ask, "When was it ever cool?" When
my parents were in college in the
early sixties, Peter, Paul & Mary, the
Kingston Trio, and the Bobster made
Greenwich Village the Seattle of
their time. If you want to be part of
the '90s folk music revival, here are
ten records you must buy.
Michelle Shocked, "Arkansas
Traveler," Mercury. This record is
much deeper than it sounds at the
surface. At first, it seems like a
"Graceland"-esque survey of folk
music styles from around the world.
Listen a bit more carefully, and you
realize that Shocked has re-invented
a few fiddle standards with updated
socio-political subtexts.
John Gorka, "Jack's Crows or
Temporary Road," High Street.
Gorka graduated from college in the
early eighties overeducated and un-
derqualified for real work. It's a
great thing he has a sense of humor
about it. When he sings about not
letting your own disillusionment dis-
tract you from falling in love, he
means it. These records don't put
you in any moods, but enhance
whatever one you are already in.
Chris Smither, "Another Way to
Find You," Flying Fish. Chris
Smither, not John Hiatt is Bonnie
Raitt's favorite songwriter. She has
covered two songs which appear on
this disc, "Love You Like A Man"
and "I Feel the Same." This solo,
acoustic mix of originals and tributes
invited the listeners inside his emo-
tions, leading them to investigate
their own. "Don't It Drag On" is my
life story.
Bill Morrissey, "Inside," Philo.
Many literary types compare him to
Raymond Carver. His songs describe
scenarios with minimal lyrics, but
his most poignant lyrics might be the
ones he doesn't even sing. The gaps
he leaves open fill themselves.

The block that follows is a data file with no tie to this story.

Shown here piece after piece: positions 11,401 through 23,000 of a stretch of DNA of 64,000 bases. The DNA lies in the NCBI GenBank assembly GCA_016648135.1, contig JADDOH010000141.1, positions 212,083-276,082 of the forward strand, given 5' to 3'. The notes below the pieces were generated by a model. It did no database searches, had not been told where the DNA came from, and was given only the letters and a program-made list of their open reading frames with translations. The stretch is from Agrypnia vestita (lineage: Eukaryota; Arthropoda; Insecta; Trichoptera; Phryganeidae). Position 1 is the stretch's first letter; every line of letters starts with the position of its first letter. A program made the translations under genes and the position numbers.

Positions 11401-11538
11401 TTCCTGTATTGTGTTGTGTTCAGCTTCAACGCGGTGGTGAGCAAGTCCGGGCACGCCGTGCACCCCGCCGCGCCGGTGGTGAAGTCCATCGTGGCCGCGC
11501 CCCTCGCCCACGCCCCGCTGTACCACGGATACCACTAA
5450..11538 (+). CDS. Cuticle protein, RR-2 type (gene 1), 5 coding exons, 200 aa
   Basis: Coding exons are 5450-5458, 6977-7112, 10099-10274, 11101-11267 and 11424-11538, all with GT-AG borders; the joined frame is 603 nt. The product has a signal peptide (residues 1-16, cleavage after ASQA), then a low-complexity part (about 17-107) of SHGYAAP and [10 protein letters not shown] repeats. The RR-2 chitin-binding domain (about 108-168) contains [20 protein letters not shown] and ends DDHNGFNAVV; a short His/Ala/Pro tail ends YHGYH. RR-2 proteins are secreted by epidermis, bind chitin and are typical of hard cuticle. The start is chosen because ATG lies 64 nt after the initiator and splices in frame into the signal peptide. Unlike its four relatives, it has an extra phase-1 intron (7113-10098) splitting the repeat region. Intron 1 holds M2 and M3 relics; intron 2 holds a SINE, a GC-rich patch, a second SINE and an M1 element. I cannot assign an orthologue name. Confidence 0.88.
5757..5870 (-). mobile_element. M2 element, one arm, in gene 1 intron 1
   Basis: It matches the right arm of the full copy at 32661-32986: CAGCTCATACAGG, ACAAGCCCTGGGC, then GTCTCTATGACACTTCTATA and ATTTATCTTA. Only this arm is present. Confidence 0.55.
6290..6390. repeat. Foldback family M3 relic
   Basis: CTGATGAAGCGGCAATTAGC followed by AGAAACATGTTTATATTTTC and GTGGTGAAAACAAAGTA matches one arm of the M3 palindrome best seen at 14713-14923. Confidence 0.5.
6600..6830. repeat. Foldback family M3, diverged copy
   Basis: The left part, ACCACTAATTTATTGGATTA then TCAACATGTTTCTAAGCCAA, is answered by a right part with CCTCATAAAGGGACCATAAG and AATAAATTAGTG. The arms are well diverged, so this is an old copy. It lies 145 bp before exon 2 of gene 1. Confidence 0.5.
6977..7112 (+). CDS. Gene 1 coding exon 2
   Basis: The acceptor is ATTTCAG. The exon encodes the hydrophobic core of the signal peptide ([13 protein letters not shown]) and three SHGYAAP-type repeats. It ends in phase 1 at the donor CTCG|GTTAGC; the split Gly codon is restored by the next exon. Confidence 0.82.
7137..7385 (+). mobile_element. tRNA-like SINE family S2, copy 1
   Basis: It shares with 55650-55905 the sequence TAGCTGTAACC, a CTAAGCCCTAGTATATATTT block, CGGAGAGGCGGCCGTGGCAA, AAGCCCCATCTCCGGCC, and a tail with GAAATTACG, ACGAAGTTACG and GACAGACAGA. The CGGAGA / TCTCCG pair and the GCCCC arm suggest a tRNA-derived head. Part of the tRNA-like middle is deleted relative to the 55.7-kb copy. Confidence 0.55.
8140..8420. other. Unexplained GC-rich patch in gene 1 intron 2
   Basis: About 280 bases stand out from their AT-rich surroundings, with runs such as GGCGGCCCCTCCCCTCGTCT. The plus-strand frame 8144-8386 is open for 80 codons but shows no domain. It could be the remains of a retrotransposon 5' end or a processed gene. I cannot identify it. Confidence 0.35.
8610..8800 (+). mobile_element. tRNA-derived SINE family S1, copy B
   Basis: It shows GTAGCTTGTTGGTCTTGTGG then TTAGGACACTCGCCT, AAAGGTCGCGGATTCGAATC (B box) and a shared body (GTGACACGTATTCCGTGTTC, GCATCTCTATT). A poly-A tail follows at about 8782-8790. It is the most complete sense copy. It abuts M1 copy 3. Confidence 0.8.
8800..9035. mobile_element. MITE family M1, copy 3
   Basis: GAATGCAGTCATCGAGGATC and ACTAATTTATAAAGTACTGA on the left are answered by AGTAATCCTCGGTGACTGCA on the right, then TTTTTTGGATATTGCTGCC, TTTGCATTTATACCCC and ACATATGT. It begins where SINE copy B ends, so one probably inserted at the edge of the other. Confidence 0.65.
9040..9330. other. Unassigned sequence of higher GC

Strength In Numbers, "Tellur-
ide Sessions," MCA. Is it jazz,
bluegrass, or new age? Whatever it
is, it's fuckin' cool. Sam Bush, Bela
Fleck, Mark O'Connor and Jerry
Douglass are not only the finest mu-
sicians to ever play their instru-
ments, but they have respectively set
the mandolin, banjo, fiddle and do-
bro free from genre prison.
Cowboy Junkies, "Black Eyed
Man," Capitol. "Trinity Sessions"
broke down many walls in 1989, but
their latest release may be even more
captivating. Michael Timmins has
perfected that po-mo, reluctant

genius look while top notch country
rock players jam around him and his
babe sister takes all the credit. Listen
carefully to the lyrics on "Oregon
Hill."
Subdudes, "Subdude," Atlantic
or Lucky/EastWest America. Singer/
guitarist Tommy Malone is Radiator
Dave Malone's brother. The basic
idea behind this band is four guys
from New Orleans who moved out
to Colorado and got real mellow.
They blow you away by not blowing
you away. Not only are they the only
band of white guys you can cover Al
Green's "Tired of Being Alone," but
their drummer grooves harder than
any white funk wanna be and the
guy only plays a tambourine.
Life According to Four Bitchin'
Babes, "Buy Me! Bring Me! Take
Me! Don't Mess My Hair," Philo.
Christine Lavin and Patti Larkin are
two well known solo folkies, but
when they joined up with Sally
Fingerett and Megan McDonough,
they created the female CSN&Y of
the '90s. Their next album, with
Julie Gold instead of Larkin, will be
out soon and should as fine as this
live set.
Iris Dement, "Infamous Angel,"
Philo. She is so rural, she makes
Nanci Griffith sound like Ice Cube.
Each song here is like a chapter from